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Should You Be Using Mica Heaters? Here’s What You Need to Know

In applications where uniform heating is a priority, mica heaters provide an efficient, cost-effective solution. They’re an excellent option for custom-designed heaters that run toward a given temperature limit without sacrificing long-lasting quality and extended product life. Here’s what you need to know about mica heaters, including ideal use cases as well as the advantages and drawbacks of this heating method.

Why mica?

Mica is a silicate mineral often used in electronics and other electric and heating applications. Rather than one distinct mineral, mica is the name used for a group of minerals that can have different chemistry depending on the other atoms within its atomic structure, like aluminum, magnesium, calcium, iron, and others. Mica’s mineral structure gives it a high electrical resistance along with resistance to light and moisture, making it a great insulator in industrial applications.

Mica helps heating elements get hot quickly, heat evenly, and cool quickly, which is why mica is often used in consumer electronics like kitchen toasters and space heaters as the heat-resistant material that supports heating elements. In mica industrial heaters, an etched foil element is sandwiched between layers of mica. Because mica heaters can reach temperatures beyond what adhesives are spec’d for, the heater is installed to a heat sink using clamps, which also allow it to distribute heat more evenly.

Our design and manufacturing process can even tailor the heating profile of a mica heater to make one part of the heater hotter than another. We do that by varying the width of the etched element. This is a standard capability of etched foil heaters, and Minco Mica Thermofoil heaters can be customized the same way.

How are mica heaters used?

The features of mica heaters make them versatile across many different industrial applications. Since they allow you to put heat where you want it while staying within a uniform temperature, they’re ideal for…

  • Semiconductor processing
  • Packaging, strapping, and sealing equipment
  • DNA thermocycling
  • Food service appliances
  • Supplemental heat for plastics and rubber molding

To give you an idea of the versatility of mica heaters, one Minco customer uses Minco Mica Thermofoil heaters to fuse PVC pipes. It’s a highly exacting process that requires quick, consistent application of heat to two pipe surfaces at once. Mica is a great fit for this unique use case because it allows the user to quickly apply even, consistent heat across a large area (i.e., the diameter of the pipe’s mouth) that wouldn’t be possible with other heater types.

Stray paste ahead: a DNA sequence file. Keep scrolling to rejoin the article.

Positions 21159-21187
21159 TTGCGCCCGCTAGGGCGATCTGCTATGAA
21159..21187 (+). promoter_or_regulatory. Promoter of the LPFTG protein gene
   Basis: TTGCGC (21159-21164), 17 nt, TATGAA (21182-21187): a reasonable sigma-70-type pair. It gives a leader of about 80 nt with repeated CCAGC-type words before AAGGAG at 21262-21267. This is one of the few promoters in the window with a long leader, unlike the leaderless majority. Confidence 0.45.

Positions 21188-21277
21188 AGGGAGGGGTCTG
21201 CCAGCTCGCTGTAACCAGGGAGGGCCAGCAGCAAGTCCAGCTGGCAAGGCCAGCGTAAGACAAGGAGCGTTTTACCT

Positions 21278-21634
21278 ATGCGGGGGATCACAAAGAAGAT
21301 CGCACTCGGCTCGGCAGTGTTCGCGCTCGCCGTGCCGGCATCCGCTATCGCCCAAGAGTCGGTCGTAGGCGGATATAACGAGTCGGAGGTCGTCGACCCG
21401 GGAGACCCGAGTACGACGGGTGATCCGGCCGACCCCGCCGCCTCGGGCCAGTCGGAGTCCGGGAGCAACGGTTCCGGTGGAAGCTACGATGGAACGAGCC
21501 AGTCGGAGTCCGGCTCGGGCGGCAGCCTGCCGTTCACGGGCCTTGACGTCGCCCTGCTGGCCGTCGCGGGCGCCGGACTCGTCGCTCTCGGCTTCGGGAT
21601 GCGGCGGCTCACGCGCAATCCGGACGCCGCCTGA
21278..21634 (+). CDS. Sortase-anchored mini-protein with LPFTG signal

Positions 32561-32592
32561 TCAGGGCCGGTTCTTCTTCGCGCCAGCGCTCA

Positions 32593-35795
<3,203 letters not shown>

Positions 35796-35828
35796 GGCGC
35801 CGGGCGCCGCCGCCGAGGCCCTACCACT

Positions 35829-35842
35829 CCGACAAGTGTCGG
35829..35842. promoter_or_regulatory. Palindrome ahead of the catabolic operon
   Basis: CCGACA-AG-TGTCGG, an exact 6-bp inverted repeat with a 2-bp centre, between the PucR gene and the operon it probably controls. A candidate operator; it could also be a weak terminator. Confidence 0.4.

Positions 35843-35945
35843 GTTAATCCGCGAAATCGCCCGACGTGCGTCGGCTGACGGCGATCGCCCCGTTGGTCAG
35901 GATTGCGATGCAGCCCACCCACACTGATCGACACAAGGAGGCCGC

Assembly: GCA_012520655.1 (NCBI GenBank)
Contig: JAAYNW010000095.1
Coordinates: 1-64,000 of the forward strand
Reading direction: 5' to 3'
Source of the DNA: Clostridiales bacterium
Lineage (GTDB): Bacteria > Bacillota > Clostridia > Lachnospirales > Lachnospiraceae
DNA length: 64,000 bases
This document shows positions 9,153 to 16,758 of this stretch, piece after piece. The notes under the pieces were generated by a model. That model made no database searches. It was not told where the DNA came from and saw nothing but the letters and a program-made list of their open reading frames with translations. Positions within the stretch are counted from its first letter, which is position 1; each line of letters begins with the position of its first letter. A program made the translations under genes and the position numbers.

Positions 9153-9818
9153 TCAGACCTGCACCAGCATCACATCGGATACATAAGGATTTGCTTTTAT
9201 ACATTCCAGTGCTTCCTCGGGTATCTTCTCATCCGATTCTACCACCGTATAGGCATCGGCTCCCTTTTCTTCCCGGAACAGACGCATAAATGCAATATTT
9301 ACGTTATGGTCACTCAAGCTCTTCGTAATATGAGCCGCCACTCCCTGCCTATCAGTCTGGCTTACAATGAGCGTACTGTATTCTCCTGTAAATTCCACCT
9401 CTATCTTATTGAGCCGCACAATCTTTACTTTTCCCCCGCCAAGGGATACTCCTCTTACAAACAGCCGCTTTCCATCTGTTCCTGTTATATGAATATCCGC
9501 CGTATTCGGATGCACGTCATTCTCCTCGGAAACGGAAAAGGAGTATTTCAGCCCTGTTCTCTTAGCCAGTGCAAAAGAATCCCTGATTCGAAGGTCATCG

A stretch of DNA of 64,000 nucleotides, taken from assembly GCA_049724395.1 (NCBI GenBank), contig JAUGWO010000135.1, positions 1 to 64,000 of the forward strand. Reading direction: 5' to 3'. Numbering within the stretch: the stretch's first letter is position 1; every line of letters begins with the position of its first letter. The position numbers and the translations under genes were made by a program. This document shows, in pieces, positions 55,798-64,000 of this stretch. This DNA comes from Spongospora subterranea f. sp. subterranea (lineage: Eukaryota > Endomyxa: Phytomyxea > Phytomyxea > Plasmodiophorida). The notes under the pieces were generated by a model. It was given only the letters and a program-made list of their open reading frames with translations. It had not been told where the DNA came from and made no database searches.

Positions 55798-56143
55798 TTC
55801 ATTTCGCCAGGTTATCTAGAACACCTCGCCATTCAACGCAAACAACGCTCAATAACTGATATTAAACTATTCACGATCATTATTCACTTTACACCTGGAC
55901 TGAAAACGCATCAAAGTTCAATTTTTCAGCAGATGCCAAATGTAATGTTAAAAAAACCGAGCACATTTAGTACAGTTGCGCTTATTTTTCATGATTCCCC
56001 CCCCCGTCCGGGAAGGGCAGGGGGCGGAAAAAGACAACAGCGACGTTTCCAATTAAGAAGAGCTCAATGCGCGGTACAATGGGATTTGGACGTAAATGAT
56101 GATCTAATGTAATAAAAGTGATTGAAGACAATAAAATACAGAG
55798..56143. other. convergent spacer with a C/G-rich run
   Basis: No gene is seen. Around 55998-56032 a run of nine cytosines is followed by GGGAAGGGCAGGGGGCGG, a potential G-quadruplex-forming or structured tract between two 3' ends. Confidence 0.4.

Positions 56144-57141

Advantages and disadvantages of mica heaters

Mica heaters have a few distinct advantages over other heater types. For one, they’re excellent conductors of heat, and clamping enables them to distribute it uniformly in many applications. For example, Minco Mica Thermofoil— heaters provide a broad temperature range of -150°C to 600°C (-238°F to 1112°F) and a high watt density (up to 110 W/in²) for faster processing times than conventional mica heaters. Also, while they’re often supplied flat, mica heaters can be pre-formed to curves (like inside pipes or other non-standard surfaces).

Want to know more about mica heater design?
Download the Minco Thermal Solutions Design Guide here.

Handling can be an issue with mica heaters: mica is a formed mineral sheet, which can be damaged more easily. The porous nature of mica makes it a challenge in high vacuum applications. Arguably the biggest downside to mica heaters is that they’re installed using clamps rather than adhesive or tape. Clamping enables one of the biggest benefits of mica heaters – but it also means they either have to be custom designed to account for clamping or the user is left to devise a means of clamping in the application. This customization can add cost to development, but it can pay off with lower assembly costs in production.